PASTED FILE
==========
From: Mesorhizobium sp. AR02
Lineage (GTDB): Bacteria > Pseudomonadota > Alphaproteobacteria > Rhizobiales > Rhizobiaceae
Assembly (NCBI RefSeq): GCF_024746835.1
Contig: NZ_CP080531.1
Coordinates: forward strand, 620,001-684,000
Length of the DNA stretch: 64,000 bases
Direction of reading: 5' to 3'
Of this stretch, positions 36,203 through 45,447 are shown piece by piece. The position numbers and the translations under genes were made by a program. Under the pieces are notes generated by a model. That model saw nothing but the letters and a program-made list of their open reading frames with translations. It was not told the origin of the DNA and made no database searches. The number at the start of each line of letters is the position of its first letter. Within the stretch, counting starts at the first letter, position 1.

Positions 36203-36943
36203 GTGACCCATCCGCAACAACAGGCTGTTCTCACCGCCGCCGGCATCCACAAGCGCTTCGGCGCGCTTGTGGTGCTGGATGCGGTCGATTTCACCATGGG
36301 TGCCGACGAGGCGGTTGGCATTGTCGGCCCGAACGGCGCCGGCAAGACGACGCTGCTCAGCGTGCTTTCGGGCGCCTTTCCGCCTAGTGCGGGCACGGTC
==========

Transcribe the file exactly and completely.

From: Mesorhizobium sp. AR02
Lineage (GTDB): Bacteria > Pseudomonadota > Alphaproteobacteria > Rhizobiales > Rhizobiaceae
Assembly (NCBI RefSeq): GCF_024746835.1
Contig: NZ_CP080531.1
Coordinates: forward strand, 620,001-684,000
Length of the DNA stretch: 64,000 bases
Direction of reading: 5' to 3'
Of this stretch, positions 36,203 through 45,447 are shown piece by piece. The position numbers and the translations under genes were made by a program. Under the pieces are notes generated by a model. That model saw nothing but the letters and a program-made list of their open reading frames with translations. It was not told the origin of the DNA and made no database searches. The number at the start of each line of letters is the position of its first letter. Within the stretch, counting starts at the first letter, position 1.

Positions 36203-36943
36203 GTGACCCATCCGCAACAACAGGCTGTTCTCACCGCCGCCGGCATCCACAAGCGCTTCGGCGCGCTTGTGGTGCTGGATGCGGTCGATTTCACCATGGG
36301 TGCCGACGAGGCGGTTGGCATTGTCGGCCCGAACGGCGCCGGCAAGACGACGCTGCTCAGCGTGCTTTCGGGCGCCTTTCCGCCTAGTGCGGGCACGGTC